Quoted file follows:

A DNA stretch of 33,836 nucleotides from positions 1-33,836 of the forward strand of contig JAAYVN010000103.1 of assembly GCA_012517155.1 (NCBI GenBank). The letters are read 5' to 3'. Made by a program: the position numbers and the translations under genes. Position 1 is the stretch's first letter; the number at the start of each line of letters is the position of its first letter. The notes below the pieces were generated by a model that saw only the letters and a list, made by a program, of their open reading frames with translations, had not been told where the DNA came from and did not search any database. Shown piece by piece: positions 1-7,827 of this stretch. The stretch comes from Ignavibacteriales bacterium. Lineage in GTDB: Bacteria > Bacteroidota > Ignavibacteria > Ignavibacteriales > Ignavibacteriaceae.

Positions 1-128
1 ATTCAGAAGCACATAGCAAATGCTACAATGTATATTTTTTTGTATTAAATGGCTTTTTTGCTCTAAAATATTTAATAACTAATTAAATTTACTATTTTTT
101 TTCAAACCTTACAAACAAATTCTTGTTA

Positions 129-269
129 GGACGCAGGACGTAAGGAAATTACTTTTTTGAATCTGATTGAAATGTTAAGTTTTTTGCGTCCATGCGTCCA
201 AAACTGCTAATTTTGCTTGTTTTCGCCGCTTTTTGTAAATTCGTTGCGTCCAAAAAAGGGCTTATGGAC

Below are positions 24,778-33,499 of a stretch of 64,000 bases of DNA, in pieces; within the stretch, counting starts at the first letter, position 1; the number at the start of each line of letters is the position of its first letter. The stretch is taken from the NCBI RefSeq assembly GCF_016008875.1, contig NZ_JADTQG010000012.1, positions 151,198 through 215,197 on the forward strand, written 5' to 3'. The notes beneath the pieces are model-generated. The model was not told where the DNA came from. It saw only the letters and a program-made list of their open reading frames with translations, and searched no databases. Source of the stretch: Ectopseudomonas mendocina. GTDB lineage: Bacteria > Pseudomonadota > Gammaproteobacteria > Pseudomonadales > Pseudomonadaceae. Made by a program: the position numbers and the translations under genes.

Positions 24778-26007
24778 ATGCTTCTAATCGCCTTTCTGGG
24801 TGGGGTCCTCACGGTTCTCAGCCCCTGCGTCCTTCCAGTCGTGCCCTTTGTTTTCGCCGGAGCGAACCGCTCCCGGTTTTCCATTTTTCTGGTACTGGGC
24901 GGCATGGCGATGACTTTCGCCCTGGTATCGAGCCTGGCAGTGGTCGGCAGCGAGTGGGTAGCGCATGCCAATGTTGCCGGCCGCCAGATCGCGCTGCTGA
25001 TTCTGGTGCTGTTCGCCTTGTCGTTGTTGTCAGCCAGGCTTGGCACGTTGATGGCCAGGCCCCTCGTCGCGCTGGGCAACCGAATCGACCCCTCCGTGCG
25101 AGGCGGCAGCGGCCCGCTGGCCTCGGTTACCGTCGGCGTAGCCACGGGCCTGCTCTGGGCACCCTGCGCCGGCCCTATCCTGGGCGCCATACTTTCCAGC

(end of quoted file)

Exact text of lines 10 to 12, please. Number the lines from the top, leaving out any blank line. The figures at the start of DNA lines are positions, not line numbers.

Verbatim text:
24778 ATGCTTCTAATCGCCTTTCTGGG
24801 TGGGGTCCTCACGGTTCTCAGCCCCTGCGTCCTTCCAGTCGTGCCCTTTGTTTTCGCCGGAGCGAACCGCTCCCGGTTTTCCATTTTTCTGGTACTGGGC
24901 GGCATGGCGATGACTTTCGCCCTGGTATCGAGCCTGGCAGTGGTCGGCAGCGAGTGGGTAGCGCATGCCAATGTTGCCGGCCGCCAGATCGCGCTGCTGA